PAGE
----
6. Will Eddings write any more on Sparhawk and the gang when he is finished with Polgara the Sorceress?

    Nobody knows. But we hope so. In fact, I've organized a petition to convince him to write more. If you've heard the term "ACETS" tossed around the newsgroup, it stands for Association for the Continuation of the Elenium/Tamuli Series. Here's the deal: if you want to read more on Sparhawk and friends, send me an e-mail briefly stating that you hope Eddings will write more on the Elen/Tam world, and any ideas you may have as to how he could expand upon those worlds; I have a file of all the e-mails I've received (about 60 so far) and will print them out and send them on to Eddings along with my own letter. But hurry, because the campaign has already been going on for several months and I intend to send 'em out soon!


  1. Will anyone be offended if I choose one of the characters' names for an alias?

    Well, obviously there's no rule or stigma against it or I wouldn't call myself Aphrael. The only thing to watch out for is someone else using the same alias. Obviously if someone else comes along and wants to use Aphrael, I'm going to get a little fidgety. I won't give a list of the names that are taken, since there are always new people showing up and old people disappearing, but I'd say a pretty reliable way to determine if the name you want is taken is to check the archives at http://www.dejanews.com and see if there are any posts using that name in the last three weeks or so. If not, you're probably safe.

  2. Are there any rules for this newsgroup?

    There are no formal rules here. Most people seem to agree that this is a pretty pleasant newsgroup with friendly people and low spam and troll ratios. But there are three things we can all do to make sure things stay friendly and relaxed. I call them the Three Commandments.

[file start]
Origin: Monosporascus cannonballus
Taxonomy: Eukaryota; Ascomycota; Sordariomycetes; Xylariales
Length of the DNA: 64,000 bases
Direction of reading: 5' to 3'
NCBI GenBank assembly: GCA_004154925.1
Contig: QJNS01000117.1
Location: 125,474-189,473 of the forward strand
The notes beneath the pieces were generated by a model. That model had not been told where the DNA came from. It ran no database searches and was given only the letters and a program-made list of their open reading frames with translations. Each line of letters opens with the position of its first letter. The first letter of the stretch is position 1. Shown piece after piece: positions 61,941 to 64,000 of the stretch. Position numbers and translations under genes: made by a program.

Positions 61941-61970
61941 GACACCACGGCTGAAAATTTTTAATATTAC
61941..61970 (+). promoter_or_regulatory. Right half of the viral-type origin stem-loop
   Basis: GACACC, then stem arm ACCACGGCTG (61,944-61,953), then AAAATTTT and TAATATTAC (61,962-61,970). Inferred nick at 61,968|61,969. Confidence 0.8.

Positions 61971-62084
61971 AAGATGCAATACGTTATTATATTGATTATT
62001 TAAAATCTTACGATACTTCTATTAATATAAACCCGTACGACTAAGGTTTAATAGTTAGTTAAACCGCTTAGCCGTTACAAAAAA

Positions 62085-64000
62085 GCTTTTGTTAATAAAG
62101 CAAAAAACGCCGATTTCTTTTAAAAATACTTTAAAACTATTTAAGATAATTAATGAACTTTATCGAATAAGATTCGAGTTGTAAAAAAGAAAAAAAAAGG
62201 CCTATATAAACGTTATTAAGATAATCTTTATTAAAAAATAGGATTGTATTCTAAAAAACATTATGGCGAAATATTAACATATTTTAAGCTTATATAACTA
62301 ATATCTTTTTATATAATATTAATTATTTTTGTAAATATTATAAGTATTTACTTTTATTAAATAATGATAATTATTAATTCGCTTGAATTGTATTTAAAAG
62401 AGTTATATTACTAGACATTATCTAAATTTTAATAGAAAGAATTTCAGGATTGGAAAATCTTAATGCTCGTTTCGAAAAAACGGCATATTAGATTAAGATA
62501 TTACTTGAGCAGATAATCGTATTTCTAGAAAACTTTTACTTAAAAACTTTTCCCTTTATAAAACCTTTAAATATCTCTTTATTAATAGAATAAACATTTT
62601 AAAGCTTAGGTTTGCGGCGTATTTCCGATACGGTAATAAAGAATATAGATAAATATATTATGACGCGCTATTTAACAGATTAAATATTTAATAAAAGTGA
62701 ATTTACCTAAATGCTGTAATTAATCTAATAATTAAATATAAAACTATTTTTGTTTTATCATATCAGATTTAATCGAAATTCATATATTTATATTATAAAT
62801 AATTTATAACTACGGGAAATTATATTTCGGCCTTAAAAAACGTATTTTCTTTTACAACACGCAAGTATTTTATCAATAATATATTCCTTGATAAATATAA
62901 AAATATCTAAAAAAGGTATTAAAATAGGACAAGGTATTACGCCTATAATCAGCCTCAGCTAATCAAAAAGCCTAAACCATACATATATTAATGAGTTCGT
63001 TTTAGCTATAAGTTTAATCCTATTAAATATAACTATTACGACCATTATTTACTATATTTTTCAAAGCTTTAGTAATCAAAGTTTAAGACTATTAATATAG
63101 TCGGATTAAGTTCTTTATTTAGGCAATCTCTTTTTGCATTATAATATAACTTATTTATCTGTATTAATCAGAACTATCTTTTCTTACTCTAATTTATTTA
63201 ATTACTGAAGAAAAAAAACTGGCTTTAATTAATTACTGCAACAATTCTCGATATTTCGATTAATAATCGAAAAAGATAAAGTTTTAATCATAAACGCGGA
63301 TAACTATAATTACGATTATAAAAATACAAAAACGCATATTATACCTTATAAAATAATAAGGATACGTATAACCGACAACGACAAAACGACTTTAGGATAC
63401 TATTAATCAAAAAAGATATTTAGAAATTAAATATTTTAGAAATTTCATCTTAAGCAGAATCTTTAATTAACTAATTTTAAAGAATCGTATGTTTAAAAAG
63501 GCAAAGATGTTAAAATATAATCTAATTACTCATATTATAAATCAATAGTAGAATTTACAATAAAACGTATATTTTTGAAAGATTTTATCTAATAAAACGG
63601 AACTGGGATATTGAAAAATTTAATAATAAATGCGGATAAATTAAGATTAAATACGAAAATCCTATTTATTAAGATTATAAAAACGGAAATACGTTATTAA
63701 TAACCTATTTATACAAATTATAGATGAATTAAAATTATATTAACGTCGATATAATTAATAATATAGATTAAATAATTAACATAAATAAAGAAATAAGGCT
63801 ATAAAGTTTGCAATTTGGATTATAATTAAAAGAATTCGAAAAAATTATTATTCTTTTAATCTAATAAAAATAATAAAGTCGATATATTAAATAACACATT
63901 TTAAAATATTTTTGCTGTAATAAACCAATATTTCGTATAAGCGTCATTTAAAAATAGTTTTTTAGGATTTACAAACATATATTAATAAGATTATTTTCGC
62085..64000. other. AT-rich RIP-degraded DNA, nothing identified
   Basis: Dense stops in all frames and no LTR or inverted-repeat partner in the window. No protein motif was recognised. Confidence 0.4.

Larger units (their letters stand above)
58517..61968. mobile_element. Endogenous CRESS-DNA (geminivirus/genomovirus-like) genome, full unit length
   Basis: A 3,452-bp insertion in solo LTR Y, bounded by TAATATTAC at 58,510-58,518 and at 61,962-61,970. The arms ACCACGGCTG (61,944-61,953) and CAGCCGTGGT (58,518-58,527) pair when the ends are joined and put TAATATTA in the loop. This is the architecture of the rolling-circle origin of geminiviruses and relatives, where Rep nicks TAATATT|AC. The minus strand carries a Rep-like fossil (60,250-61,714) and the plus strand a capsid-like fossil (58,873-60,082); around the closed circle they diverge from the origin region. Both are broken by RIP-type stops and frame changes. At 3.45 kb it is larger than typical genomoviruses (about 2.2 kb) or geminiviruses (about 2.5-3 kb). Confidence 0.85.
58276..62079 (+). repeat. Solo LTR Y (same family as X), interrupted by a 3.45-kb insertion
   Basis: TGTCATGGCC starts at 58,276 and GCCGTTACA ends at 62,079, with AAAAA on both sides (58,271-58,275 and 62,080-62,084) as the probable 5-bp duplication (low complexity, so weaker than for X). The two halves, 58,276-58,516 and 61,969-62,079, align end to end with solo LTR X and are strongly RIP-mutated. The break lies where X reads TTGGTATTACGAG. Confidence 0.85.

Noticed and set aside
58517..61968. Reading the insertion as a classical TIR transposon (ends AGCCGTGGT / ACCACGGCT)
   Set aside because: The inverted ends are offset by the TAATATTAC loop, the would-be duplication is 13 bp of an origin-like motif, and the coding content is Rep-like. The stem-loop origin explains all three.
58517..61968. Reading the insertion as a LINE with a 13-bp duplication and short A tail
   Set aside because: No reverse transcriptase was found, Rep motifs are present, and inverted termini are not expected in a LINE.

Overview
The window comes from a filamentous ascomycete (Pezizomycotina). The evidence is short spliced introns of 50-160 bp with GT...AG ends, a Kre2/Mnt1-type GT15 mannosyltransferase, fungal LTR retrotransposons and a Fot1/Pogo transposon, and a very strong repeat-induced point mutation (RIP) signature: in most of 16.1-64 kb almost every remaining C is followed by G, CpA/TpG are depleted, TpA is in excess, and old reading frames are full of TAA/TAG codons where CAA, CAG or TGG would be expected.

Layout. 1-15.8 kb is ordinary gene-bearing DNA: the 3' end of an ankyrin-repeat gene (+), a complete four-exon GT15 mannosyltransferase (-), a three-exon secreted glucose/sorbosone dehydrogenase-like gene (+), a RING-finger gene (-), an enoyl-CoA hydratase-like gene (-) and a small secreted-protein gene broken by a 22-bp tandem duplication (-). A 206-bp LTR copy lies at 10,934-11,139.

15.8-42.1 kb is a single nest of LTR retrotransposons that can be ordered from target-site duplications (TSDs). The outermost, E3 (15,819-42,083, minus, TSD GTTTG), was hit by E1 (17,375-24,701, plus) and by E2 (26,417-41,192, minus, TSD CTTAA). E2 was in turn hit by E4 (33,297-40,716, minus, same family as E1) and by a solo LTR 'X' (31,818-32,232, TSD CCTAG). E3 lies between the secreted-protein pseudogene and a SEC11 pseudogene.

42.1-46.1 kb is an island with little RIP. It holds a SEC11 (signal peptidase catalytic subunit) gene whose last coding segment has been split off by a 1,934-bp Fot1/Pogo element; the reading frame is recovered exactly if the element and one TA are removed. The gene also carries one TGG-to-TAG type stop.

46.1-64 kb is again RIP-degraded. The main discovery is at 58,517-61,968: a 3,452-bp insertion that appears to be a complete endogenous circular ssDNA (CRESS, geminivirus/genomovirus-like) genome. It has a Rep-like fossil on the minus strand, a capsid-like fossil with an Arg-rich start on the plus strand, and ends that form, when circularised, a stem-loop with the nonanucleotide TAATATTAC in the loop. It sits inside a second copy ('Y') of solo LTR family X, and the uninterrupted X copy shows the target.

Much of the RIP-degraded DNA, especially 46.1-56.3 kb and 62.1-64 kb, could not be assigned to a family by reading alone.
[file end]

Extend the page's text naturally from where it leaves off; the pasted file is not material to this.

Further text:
1. Thou shalt not flame without malicious provocation.

      Pretty self-explanatory. If someone says something that upsets you or that you disagree with, tell them calmly, in polite language, and without resorting to name-calling or personal attacks.

    2. Thou shalt not profane the works of thy author David Eddings.

      So maybe you didn't like all of Eddings' books. Not everybody does. But don't come out with belligerent statements like "This book sucks!". Instead, state in intelligent, mature language that you had problems with this particular book or series and explain why. Maybe there is even someone else here who can offer you a new perspective on it that will make you appreciate it more.

    3. Thou shalt not utilize foul or offensive language.

      This one follows pretty logically from the other two. What do I mean by "foul or offensive language"? Basically, if you wouldn't say it in front of your parents or other respected adults, or in the presence of particular racial, ethnic or gender groups, don't say it here.

  3. Any special features on this newsgroup I should watch for?

    Well, yes. There is Aphrael's Trivia Quiz, which comes out roughly every other week. It's a simple quiz that I post with three questions and a bonus question covering both worlds of Eddings' fantasy series. The quiz has a pretty regular following, but newcomers are always welcome.

    Also, to be organized soon, we will have a User Directory, which will tell you more about the people behind the posts here on a.f.e. Feel free to contribute your own profile once the Directory is up and running.

  4. Who the heck is Celine and what does she have to do with Eddings?

    Celine is Celine Dion, and she has absolutely nothing to do with Eddings, she just happens to be my favorite singer.

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Last updated May 12th 1998